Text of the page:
City of Johannesburg Online (2014) Making Hillbrow a Neighborhood. From: http://www.joburg.org.za/index.php?option=com_content&id=2244&Itemid=168. Accessed 24 November 2014.
MNet Online (2013) Carte Blanche, 7 April 2014. From: http://beta.mnet.co.za/mnetvideo/BrowseVideo.aspx?ChannelId=35&vid=39786. Accessed 24 November 2014.
Oliveira E (2011a) Migrant women sex workers: How urban space impacts self-(re) presentation in Hillbrow, Johannesburg. MA Thesis. Forced Migration Studies Programme, University of the Witwatersrand.
Oliveira E (2011b) A look at the experiences and perceptions of health among migrant women sex workers in Hillbrow, Johannesburg. African Women’s Journal, 2, 22-30.
Richter M, Chersich M, Scorgie F, Luchters S, Temmerman M & Steen R (2010) Sex work and the 2010 FIFA World Cup: Time for public health imperatives to prevail. Globalization and Health, 6(1). From: http://www.globalizationandhealth.com/content/6/1/1. Accessed 24 November 2014.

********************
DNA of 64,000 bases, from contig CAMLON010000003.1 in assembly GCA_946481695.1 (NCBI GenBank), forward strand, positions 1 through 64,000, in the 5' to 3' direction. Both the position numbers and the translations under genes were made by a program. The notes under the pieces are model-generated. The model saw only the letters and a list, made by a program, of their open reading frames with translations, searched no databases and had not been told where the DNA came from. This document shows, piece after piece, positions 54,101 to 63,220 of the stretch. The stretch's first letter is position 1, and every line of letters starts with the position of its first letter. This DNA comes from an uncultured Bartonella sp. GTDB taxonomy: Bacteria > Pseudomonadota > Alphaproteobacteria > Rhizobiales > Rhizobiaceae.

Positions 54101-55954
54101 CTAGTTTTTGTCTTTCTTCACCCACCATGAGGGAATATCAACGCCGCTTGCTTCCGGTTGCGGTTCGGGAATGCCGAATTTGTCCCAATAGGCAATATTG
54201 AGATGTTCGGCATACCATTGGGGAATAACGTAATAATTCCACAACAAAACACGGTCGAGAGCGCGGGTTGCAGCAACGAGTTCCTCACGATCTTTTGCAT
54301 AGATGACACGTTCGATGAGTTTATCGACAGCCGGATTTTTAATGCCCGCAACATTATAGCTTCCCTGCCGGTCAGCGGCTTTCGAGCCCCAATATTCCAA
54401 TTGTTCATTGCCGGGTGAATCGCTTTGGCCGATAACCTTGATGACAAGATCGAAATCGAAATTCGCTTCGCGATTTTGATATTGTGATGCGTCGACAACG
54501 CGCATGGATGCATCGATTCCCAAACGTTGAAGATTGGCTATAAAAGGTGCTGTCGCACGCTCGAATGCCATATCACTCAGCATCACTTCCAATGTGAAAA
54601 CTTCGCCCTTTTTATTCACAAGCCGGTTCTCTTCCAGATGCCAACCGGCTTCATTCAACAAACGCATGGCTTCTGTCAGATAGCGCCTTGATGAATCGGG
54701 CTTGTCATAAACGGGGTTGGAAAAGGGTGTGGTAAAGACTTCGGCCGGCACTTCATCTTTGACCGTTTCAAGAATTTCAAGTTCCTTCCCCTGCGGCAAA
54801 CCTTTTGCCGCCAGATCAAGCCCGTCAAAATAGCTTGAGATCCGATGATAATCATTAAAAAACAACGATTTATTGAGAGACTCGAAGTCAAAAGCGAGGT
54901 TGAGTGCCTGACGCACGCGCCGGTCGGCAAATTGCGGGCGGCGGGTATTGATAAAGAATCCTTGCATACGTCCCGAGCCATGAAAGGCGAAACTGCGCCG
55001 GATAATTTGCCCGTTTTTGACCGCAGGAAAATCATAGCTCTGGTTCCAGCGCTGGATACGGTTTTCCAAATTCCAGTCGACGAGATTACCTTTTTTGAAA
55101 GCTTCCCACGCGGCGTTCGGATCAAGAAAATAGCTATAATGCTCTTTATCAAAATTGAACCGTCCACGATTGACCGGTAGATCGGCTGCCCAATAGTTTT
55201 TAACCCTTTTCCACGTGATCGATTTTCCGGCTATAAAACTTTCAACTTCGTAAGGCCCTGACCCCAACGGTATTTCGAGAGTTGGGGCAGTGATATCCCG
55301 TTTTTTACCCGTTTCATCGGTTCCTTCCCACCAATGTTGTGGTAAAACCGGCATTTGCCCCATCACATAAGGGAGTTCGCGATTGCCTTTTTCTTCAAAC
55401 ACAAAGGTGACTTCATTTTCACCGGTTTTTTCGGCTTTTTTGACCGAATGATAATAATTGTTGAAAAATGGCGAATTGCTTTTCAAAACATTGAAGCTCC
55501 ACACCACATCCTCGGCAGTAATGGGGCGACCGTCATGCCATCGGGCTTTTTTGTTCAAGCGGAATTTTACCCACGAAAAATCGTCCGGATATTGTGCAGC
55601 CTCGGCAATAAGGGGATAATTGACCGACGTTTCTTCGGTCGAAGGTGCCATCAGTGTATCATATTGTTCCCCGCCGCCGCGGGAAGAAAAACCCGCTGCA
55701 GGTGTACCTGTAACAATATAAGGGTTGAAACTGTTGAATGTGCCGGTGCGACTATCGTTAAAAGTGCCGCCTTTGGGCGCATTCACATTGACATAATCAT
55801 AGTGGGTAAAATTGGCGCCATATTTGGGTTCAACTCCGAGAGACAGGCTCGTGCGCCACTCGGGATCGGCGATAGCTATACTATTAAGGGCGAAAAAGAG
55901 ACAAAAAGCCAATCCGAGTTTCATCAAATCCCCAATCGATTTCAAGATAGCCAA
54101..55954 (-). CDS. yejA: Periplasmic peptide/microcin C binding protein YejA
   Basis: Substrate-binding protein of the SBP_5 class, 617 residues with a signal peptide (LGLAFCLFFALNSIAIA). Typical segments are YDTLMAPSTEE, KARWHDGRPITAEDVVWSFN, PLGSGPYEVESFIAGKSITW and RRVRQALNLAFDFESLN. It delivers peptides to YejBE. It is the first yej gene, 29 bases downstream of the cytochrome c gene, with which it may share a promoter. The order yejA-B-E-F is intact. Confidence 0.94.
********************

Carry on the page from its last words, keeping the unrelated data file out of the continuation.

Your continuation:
Richter M (2010) The Slippery Slope of Prostitution Hill and Being Highbrow in Hillbrow. Heinrich Böll Foundation: Cape Town, South Africa.
Vearey J, Oliveira E, Madzimure T & Ntini B (2011) Working the City: Experiences of Migrant Women in Inner-city Johannesburg. The Southern African Media and Diversity Journal, 9, 228-233.
WRHi Online (2014) Home Page. From: http://www.wrhi.ac.za/Pages/default.aspx. Accessed 24 November 2014.ShareThis